At Hooding, faculty honor ‘tremendous’ advanced degree recipients

Hoodinng photo

by Liz Fuller-Wright, Office of Communications

A brilliant sun above Cannon Green was reflected in the broad smiles of Princeton University’s master’s and doctoral degree recipients, who received their hard-earned regalia at Princeton’s 26th Graduate School Hooding Ceremony on Monday, June 3.

“This ceremony is a welcome opportunity for us to recognize the dedication, effort and intellect that you have brought to your work here,” said Princeton President Christopher L. Eisgruber. “Your graduate degree is a testament to your talent and commitment, as well as a mark of true excellence in scholarship and research. Congratulations on this tremendous achievement!”

Sarah-Jane Leslie, the Class of 1943 Professor of Philosophy and dean of the Graduate School, welcomed the graduates and their loved ones and thanked “those who helped get them here,” including faculty, staff, family members and friends.

“Our purpose today is to recognize the efforts, dedication and accomplishments of our graduates; to congratulate them for completing master’s and doctoral programs; and to celebrate their transitions into a broad range of careers in which they will make tremendous contributions over the coming years,” Leslie said.

She also acknowledged the nearly 130 faculty members who were there to hood their advisees and mentees. “Their presence and participation reminds us that the journey to an advanced degree is only possible with the continued encouragement, guidance and support of our dedicated faculty,” she said.

The gowns and hoods worn as part of traditional academic regalia trace their history to medieval Europe, when heavy woolen robes were necessities in the cold, stone university halls. Hoods distinguish the wearer both by rank and academic discipline. Each hood is bordered by a velvet band in the color assigned to the academic discipline in which the degree is granted: blue for philosophy (as in doctor of philosophy, or Ph.D.); peacock blue for public affairs; gold for engineering; white for arts and letters; brown for architecture; and light brown for finance. The hood lining shows the colors of the degree-granting university — at Princeton, orange with a black chevron.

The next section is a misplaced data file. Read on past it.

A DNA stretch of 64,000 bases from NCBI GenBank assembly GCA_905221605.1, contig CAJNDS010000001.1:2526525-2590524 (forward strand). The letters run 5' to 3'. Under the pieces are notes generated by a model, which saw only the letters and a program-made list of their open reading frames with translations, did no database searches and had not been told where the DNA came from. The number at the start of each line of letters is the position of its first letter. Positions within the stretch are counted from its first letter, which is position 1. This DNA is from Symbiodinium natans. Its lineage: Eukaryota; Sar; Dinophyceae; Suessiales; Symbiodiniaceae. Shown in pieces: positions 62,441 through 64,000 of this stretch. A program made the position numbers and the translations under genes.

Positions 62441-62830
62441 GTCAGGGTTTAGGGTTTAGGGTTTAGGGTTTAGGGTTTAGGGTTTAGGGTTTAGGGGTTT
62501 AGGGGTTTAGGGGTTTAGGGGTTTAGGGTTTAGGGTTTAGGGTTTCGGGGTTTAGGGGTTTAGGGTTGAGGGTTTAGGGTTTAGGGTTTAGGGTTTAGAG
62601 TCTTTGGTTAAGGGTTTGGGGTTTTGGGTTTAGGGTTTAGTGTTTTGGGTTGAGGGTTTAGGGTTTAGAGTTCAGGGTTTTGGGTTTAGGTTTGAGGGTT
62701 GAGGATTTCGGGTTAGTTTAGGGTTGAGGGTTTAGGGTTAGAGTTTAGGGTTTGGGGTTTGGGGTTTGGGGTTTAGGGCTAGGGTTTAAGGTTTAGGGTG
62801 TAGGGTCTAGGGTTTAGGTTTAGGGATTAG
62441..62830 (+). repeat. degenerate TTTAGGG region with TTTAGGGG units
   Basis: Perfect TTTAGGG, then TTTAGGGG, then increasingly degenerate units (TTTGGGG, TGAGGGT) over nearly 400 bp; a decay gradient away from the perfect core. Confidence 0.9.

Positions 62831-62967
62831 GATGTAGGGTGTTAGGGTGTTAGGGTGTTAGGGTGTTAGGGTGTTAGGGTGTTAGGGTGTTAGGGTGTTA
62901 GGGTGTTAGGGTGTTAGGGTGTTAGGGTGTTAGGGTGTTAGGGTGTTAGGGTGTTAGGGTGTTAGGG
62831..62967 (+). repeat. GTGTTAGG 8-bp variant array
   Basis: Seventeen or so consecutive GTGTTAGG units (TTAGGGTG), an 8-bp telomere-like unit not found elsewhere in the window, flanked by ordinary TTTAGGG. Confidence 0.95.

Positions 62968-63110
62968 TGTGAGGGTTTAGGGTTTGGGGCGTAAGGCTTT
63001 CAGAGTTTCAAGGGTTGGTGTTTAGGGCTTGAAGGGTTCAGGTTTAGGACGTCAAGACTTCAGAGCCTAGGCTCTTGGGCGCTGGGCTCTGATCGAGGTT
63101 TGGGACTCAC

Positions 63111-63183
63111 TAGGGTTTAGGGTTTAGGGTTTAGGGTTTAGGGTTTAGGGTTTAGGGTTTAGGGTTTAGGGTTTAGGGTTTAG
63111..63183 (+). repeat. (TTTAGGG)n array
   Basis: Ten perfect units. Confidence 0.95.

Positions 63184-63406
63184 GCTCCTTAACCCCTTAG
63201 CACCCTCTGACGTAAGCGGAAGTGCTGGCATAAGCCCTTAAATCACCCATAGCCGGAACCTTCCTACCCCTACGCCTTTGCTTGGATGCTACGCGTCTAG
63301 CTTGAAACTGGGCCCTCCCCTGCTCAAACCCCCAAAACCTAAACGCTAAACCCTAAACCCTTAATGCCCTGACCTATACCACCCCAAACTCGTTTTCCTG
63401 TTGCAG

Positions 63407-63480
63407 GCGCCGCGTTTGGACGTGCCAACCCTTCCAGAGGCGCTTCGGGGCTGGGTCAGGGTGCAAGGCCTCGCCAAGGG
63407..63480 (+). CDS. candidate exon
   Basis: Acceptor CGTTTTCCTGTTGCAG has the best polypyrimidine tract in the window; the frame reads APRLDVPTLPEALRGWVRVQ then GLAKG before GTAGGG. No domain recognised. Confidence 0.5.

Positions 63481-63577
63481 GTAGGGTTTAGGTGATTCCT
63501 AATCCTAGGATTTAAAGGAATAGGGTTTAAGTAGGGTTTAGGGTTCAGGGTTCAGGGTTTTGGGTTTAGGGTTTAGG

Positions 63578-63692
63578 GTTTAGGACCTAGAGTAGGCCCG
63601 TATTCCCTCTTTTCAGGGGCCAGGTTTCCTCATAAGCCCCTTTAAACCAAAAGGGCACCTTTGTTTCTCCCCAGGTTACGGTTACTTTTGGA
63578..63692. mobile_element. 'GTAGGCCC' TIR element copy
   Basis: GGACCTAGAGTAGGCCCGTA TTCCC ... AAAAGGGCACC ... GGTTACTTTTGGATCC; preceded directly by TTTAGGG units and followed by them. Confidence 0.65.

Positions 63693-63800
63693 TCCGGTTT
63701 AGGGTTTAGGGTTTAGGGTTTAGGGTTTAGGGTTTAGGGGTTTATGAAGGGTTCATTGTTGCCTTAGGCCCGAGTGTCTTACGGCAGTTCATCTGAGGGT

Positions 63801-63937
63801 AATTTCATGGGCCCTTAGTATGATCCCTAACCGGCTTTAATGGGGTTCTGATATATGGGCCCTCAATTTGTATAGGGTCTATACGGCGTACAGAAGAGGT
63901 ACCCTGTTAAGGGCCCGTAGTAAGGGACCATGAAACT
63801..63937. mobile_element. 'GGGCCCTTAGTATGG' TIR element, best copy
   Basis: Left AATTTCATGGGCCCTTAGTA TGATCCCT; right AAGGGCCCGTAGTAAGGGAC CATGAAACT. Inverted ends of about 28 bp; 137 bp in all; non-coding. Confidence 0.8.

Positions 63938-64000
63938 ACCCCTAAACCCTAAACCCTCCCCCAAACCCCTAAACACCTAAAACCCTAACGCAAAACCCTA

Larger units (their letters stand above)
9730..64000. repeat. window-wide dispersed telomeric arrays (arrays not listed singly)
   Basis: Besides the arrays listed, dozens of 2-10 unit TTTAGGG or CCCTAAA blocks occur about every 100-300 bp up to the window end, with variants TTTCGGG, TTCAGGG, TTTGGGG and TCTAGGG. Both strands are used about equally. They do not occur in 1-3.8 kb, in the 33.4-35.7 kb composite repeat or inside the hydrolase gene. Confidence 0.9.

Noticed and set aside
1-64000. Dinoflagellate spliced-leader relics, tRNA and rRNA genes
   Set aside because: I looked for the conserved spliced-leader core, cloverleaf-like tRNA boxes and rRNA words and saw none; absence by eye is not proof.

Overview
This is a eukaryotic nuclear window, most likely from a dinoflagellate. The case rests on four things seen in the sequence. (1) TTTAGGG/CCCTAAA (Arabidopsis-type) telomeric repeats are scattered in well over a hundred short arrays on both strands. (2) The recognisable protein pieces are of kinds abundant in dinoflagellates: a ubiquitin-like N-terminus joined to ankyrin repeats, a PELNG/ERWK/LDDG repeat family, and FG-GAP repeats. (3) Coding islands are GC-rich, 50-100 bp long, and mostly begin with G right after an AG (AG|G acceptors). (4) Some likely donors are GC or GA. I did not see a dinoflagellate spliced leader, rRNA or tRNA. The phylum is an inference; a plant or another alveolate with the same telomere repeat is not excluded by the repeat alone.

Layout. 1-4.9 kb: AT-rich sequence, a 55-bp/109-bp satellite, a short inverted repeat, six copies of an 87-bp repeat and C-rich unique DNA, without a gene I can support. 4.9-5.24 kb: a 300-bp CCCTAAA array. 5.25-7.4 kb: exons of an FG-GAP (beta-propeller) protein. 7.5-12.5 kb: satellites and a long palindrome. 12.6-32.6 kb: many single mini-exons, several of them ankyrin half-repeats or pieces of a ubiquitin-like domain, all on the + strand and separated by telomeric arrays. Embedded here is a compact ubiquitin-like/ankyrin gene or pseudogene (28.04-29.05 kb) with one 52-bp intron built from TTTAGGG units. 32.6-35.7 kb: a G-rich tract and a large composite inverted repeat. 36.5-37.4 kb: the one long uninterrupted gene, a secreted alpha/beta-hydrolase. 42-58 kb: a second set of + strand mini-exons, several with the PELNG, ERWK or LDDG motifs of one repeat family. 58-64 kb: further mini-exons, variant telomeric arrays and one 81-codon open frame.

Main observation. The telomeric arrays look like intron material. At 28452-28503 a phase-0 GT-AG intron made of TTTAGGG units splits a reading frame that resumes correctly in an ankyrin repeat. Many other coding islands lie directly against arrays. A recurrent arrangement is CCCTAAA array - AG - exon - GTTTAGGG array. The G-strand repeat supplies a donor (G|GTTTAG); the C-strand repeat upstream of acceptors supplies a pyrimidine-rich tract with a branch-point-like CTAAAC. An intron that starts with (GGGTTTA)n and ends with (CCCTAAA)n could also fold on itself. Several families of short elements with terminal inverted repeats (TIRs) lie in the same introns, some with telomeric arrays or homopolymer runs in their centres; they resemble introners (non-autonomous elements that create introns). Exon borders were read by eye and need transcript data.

“Your hood signifies the knowledge you have gained and the skills you have developed, as well as the fact that you have contributed something genuinely new to an existing body of knowledge,” Leslie told the graduates.

About 180 members of the Ph.D. class of 2019 were hooded by faculty members — a mutual decision of the graduate and the adviser.

“One of the most important parts of the adviser-advisee relationship at the doctoral level is to move beyond the teacher-student dynamic to one in which you think with each other as mutual interlocutors,” said Imani Perry, the Hughes-Rogers Professor of African American Studies, who hooded Heath Pearson. “Once you get there, it becomes clear that the student is prepared to be a professor and a scholar. Heath is poised to do both in superb ways.”

“I learn as much from my advisees as I hope they do from me — and not just about science, but about life and community,” said Rebecca Burdine, associate professor of molecular biology, who hooded José Pelliccia. “Every advisee that passes through my group changes me in incredible ways. I have no doubt José is going to succeed in whatever he chooses to do. I’ll always be proud to have been part of his journey.”